This site uses cookies to deliver our services, improve performance, for analytics, and (if not signed in) for advertising. By using LibraryThing you acknowledge that you have read and understand our Terms of Service and Privacy Policy. Your use of the site and services is subject to these policies and terms.
Hide this

Results from Google Books

Click on a thumbnail to go to Google Books.

The Last Enchantment by Mary Stewart

The Last Enchantment (1979)

by Mary Stewart

MembersReviewsPopularityAverage ratingMentions
3,070232,646 (3.99)93



Sign up for LibraryThing to find out whether you'll like this book.

No current Talk conversations about this book.

» See also 93 mentions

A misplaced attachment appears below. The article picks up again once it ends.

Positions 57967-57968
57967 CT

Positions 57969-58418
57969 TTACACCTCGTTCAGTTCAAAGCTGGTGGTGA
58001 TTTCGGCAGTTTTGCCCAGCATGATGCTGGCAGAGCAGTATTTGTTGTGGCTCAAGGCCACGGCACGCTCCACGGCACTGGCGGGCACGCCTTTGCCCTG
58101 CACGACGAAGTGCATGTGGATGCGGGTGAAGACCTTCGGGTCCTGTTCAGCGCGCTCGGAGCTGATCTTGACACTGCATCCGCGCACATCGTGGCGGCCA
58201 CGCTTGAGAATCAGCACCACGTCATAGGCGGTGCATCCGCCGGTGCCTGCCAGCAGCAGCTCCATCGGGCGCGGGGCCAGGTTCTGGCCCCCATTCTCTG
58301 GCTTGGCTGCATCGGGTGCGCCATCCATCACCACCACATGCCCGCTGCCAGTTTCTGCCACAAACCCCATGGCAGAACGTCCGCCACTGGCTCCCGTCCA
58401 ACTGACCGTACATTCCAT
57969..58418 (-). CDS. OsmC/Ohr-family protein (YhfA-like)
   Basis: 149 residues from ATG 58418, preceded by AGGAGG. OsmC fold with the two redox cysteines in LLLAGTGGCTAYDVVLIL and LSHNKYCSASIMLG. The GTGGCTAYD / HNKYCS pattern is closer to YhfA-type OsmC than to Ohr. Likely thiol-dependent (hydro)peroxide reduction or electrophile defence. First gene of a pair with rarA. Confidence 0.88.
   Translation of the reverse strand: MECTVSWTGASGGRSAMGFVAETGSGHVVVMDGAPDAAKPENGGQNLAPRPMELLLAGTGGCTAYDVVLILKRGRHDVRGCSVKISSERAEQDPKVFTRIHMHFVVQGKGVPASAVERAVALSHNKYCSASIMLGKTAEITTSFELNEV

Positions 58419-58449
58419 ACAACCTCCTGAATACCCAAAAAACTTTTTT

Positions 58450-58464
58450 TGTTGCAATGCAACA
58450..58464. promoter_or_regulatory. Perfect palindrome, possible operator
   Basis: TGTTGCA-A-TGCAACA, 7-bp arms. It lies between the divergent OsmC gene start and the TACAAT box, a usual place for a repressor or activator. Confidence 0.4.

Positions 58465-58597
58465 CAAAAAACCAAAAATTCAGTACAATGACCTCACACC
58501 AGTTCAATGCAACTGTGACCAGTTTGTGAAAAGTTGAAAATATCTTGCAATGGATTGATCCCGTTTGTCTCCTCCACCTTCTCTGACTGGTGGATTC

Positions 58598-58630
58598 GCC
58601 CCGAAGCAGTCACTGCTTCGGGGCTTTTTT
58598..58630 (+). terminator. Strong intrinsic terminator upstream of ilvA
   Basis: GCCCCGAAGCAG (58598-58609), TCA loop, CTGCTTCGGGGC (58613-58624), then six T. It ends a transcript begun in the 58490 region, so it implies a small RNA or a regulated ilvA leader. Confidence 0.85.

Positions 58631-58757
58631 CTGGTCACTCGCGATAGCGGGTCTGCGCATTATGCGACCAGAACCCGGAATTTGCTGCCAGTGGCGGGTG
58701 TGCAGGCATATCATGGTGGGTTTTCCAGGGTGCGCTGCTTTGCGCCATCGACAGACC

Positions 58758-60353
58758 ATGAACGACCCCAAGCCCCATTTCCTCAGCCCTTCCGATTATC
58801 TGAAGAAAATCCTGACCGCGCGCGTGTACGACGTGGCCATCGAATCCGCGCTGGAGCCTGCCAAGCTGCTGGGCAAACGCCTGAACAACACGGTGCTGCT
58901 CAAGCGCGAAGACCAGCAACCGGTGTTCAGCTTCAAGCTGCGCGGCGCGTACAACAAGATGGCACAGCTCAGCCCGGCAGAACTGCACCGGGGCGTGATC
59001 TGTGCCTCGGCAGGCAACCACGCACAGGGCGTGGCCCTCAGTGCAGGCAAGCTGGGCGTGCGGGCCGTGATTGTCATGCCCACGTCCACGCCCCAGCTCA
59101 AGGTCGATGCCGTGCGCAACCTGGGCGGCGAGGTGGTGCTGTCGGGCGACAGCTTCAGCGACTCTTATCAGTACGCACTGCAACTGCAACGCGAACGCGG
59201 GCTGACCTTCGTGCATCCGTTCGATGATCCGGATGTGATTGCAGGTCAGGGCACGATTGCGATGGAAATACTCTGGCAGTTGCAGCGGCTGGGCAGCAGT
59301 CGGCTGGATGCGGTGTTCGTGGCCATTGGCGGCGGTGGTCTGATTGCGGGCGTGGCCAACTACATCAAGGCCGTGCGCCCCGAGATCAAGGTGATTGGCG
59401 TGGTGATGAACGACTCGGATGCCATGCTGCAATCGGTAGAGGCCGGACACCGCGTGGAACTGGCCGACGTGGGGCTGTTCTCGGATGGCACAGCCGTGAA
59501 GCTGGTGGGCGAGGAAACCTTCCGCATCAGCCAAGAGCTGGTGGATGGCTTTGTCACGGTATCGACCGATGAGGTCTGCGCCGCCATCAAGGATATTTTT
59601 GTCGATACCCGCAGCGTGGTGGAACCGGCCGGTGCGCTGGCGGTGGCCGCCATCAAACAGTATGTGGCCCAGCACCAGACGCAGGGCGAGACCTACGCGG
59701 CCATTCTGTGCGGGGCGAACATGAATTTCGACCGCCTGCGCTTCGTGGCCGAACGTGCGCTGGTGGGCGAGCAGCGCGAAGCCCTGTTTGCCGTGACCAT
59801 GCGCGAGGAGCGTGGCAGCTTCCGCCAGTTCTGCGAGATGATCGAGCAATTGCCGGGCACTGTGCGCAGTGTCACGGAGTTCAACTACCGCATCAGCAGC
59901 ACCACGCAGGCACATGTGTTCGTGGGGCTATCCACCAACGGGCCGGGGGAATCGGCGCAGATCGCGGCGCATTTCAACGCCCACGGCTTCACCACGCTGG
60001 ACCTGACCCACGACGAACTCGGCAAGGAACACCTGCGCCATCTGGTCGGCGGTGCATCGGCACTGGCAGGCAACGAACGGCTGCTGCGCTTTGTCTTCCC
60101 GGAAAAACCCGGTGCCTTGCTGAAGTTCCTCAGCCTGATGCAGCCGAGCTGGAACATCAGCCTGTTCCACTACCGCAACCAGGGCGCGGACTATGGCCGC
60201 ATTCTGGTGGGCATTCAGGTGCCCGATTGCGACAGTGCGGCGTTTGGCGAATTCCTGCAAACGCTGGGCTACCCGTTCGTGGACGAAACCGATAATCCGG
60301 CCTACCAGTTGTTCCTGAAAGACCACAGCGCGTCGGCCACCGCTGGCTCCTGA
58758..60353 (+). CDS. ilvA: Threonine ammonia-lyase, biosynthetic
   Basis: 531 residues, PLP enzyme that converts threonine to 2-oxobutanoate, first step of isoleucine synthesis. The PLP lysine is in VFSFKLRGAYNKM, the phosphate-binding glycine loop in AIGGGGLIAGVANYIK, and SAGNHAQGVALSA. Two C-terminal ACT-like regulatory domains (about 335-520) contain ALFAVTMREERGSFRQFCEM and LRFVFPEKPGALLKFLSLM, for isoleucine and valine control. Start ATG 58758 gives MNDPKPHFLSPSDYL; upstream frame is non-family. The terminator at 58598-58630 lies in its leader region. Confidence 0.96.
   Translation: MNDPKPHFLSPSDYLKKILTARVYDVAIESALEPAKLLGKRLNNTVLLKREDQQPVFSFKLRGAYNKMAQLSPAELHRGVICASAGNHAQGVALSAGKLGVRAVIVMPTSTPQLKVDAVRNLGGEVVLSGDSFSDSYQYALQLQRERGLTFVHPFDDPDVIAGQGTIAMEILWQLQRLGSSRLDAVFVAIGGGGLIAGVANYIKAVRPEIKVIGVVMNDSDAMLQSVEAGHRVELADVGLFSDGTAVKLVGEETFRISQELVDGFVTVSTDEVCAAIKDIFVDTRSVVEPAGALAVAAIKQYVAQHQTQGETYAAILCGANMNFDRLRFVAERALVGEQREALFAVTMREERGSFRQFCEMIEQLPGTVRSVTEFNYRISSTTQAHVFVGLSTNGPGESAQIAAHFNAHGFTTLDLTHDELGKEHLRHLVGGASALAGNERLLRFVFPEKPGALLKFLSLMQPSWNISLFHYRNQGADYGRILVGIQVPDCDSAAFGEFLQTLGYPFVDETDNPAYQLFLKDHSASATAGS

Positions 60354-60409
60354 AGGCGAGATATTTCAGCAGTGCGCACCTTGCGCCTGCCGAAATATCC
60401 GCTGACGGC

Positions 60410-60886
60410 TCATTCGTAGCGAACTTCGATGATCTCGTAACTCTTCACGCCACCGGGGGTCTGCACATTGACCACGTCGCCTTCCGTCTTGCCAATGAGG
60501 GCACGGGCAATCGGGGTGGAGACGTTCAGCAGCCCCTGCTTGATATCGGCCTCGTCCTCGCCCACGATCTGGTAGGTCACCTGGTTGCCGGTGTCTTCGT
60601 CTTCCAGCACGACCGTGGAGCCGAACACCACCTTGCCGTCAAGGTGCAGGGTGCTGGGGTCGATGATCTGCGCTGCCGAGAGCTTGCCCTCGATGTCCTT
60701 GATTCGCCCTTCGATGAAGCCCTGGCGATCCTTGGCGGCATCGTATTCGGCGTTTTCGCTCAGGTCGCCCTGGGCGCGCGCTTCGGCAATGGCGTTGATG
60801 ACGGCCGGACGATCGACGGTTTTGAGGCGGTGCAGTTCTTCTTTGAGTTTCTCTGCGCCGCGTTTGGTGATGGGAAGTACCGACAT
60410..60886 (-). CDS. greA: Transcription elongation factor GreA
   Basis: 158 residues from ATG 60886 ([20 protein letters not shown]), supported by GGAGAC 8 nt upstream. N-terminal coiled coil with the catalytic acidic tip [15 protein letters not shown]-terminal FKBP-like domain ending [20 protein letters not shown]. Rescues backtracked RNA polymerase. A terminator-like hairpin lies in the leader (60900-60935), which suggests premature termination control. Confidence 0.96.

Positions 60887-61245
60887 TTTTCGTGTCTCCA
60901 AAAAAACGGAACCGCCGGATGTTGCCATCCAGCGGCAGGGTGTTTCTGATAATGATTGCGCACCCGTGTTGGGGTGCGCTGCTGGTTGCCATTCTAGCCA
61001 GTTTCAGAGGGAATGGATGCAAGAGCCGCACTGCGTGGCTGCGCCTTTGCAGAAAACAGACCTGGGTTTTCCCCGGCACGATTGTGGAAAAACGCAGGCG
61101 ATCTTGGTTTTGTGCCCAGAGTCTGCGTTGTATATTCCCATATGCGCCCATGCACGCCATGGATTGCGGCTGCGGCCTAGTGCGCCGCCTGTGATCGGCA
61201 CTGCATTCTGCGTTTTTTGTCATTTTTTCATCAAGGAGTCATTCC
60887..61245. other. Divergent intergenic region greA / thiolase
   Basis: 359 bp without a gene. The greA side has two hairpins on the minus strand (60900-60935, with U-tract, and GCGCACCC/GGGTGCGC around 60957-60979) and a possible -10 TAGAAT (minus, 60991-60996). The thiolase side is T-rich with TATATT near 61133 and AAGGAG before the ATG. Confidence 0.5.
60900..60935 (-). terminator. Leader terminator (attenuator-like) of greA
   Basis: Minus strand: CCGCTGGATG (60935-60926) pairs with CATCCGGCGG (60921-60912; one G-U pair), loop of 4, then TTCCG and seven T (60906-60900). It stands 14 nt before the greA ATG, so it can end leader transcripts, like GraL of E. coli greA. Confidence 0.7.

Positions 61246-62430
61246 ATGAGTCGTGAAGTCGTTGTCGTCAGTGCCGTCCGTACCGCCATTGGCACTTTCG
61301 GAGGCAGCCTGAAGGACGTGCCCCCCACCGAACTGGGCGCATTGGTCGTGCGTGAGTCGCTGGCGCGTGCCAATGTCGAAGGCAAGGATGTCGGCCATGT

English (21)  French (1)  Italian (1)  All languages (23)
Showing 1-5 of 21 (next | show all)
The Last Enchantment is Mary Stewart’s third installment in her Arthurian novels, and the last of the trilogy that centers around the character of Merlin. In her inimitable way, Stewart gives us the final days of Merlin and brings us full circle to the beginning of The Crystal Cave, in which we are introduced to an old man setting out to tell his tale of wonder in service to his god.

Arthur, now King of all Britain, must deal with all the obstacles to his reign that have become so much a part of the legend of his life. Evil, in the person of Morgause, his sister and the mother of his only child, rears its head and bites into the fabric of his glory, and Merlin must help him to steer a course through the dangers she presents. Guinevere comes into his life and with her the seeds of a love for his best friend that is forbidden but impossible to ignore. Merlin experiences love and possible betrayal, and the hardest of all things, the waning of his power.